Emotional Labour in Work With Older Adults and Palliative Care

By Adam J. Pearson

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In “Can Emotional Labour Be Fun?” Arlie Russel Hochschild poses a question as incisive as it is relevant to our own discipline of social work. Hochschild defines emotional labour as “the work of trying to feel the appropriate feeling for a job either by evoking or suppressing feelings — a task we accomplish through bodily of mental acts.”

This concept resonates very personally with the work I’ve been doing for the past year with older adults in residential care settings. Working with older adults and people in end-of-life and palliative care can be tremendously fulfilling and rewarding. When we work with clients in this demographic, we get to spend time with them at a time that is a very important phase in their lives. It is a time in which people take stock of the lives they have lived, of their proudest achievements and most painful disappointments, of the beautiful memories they’ve shared with the people they cared for and the more traumatic events that continue to haunt them. It’s also a sacred time in which people have a very heightened sense of their own mortality as they prepare for the Great Mystery of death that awaits them.

Doing this work is often beautiful, sometimes hilarious, often heartwarming, occasionally frustrating, and very often heartbreaking. In all cases, it involves emotional labour.  I remember one day in particular last semester when I came into my stage only to discover that not one, not two, but three of my clients had died over the weekend while I was away. One of the clients was in good health the last time I saw her and was not expected to die. Just a few weeks ago, another one of my clients, who was lucid, happy, and conversational one day, fell ill and lost the ability to speak and was suddenly dead a few days later. Coming into work and hearing news like this can be very challenging. I can feel heartbroken and shocked at once, yearning to grieve, and yet knowing that I need to manage my emotions and put on a happy face for the other clients with whom I have appointments in the afternoon. So, I suppress emotion. And I display positive emotion when I’m grieving internally. I can only release my true feelings when I return home and am drained after a long day of managing other people’s feelings along with my own. Emotional labour if a balancing act. As Hochschild points out, “a meaningful job is one thing; an easy job is another.”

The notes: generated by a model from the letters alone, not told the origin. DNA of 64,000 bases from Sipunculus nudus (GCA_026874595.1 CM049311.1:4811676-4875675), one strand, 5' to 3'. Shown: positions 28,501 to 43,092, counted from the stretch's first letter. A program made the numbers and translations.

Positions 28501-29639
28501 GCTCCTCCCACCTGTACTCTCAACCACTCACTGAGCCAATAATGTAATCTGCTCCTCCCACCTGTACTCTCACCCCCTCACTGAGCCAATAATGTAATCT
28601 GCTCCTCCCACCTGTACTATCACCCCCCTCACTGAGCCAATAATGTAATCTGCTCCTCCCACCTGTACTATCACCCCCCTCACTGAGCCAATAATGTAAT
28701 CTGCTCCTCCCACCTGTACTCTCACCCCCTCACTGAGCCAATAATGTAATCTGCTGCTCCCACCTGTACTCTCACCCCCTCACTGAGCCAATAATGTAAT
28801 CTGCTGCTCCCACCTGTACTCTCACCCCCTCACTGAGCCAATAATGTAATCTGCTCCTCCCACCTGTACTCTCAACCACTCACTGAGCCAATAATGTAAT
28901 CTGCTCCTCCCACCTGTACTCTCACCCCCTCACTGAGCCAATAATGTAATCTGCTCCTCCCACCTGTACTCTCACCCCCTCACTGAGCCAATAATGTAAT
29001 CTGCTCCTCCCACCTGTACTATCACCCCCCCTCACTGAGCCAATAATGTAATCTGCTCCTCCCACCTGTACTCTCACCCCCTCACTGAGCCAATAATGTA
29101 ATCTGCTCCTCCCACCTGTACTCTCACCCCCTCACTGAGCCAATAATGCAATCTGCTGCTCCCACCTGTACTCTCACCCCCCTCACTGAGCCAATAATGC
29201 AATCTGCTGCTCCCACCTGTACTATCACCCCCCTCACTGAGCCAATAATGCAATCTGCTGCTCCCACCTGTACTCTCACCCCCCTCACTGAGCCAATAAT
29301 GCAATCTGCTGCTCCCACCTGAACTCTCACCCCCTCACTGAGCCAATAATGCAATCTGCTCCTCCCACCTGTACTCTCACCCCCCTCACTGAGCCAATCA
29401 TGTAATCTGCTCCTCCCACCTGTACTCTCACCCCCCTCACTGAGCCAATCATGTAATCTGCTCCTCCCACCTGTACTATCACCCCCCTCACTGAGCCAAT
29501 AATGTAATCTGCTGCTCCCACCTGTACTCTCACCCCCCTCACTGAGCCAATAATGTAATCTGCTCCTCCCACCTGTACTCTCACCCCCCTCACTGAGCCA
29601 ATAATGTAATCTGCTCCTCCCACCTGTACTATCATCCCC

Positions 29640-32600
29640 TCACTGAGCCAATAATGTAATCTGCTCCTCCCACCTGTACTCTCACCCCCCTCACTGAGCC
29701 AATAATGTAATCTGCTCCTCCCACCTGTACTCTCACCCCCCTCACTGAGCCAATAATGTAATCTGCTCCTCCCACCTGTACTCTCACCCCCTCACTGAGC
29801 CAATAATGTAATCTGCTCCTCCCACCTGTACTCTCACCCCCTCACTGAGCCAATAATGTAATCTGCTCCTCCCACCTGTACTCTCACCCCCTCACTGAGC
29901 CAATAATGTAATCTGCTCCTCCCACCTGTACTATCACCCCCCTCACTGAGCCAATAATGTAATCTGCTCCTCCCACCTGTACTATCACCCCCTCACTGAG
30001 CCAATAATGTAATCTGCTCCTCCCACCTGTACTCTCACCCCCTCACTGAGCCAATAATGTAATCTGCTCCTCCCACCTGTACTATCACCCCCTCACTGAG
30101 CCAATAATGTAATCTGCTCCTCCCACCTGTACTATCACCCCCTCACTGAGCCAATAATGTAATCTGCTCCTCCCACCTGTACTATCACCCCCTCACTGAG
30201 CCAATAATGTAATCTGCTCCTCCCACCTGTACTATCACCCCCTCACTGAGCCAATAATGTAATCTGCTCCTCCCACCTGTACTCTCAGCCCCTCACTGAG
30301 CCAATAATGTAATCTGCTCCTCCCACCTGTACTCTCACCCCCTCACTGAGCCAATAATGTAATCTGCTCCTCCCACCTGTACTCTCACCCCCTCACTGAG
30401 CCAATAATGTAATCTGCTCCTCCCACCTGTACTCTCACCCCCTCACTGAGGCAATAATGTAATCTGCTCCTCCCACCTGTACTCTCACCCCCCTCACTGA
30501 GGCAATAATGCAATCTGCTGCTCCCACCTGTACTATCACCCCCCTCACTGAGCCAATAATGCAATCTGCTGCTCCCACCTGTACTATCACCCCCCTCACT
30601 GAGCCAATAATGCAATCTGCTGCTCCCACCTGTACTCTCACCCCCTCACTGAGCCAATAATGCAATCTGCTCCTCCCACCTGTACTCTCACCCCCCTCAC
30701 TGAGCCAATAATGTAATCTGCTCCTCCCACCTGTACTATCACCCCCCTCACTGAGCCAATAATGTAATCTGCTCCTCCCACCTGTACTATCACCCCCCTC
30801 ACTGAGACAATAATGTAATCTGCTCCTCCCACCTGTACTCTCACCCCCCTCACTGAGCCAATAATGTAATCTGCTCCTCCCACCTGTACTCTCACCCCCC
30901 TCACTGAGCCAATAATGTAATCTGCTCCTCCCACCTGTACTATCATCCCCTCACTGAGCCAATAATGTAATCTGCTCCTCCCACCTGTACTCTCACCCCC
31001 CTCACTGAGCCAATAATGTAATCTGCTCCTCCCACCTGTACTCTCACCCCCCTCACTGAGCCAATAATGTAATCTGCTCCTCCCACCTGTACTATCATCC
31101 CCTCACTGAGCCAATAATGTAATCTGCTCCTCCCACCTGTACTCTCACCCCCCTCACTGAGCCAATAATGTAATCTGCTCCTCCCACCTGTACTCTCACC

Hochschild quotes a worker who reported that when she works with clients with dementia, she has to learn to “enjoy” them in a “just-now way.” That has very much been my experience in the two CHSLDs at which I’ve worked. Many of my clients are in such a medically precarious state of health that they can die at any time and often do. Many of them are in a palliative condition. Often, they are in tremendous pain that keeps them bedridden. Sometimes, they have multiple comorbid conditions that interact to make their lives even more challenging — cancer, heart disease, various forms of dementia, depression, and anxiety are all common. When clients are in such an extreme state of pain or such an advanced stage of dementia that they can barely speak, working with them can become even more difficult. But it is still work that needs to be done. Important work, meaningful work. Even if often agonizing.

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Social work for me is inextricable from emotional work, even when I attempt to put my own emotions aside to tune in to and support my clients. Putting my own emotions aside is itself emotional work, emotional labour. As Hochschild points out, this work becomes even more difficult when it unfolds within a very constrained and limiting system; she notes that “emotional laborers face a great paradox. Though they may come to work hoping to take pride in a job well done, low pay, understaffing, rigid rules, and devaluation can set up circumstances which prevent that. Sadly, their main job becomes protecting patients from the harm of life in a broken, globalized, and over-bureaucratized or profit-hungry system.”

This certainly seems to hold true in our Hospitals, CLSCs, and CHSLDs. And it’s not only true for social workers either. Doctors, nurses, and orderlies all feel the strain of the broken system. And no one feels it more than our clients. The broken system weighs heavy on workers and clients alike; it grates them down, stresses them out, and often burns them out as well. In the case of older clients, the very system they go to for help can end up killing them, such as when an otherwise healthy older adult goes to the hospital, contracts C Difficile or CRO in the hospital, and dies shortly thereafter.

These realities are not pretty. They are a far cry from the sunny ideals that most social workers hold when they enter the profession. Facing these realities, coping with them, and working to change them when possible is emotional labour unto itself. It frustrates workers and clients alike and that frustration spills into our work.

If we are to safely navigate the troubled waters of emotional labour, however, we must prioritize the self-care of our own sailing vessel or risk capsizing. Overstressing, burnout, and vicarious trauma remain ever-present threats. Only by opening up, sharing, offering and receiving support, and prioritizing our own self-care can we avoid them and achieve something that approximates a healthy work-life balance. And of course, doing this, is emotional labour in itself.

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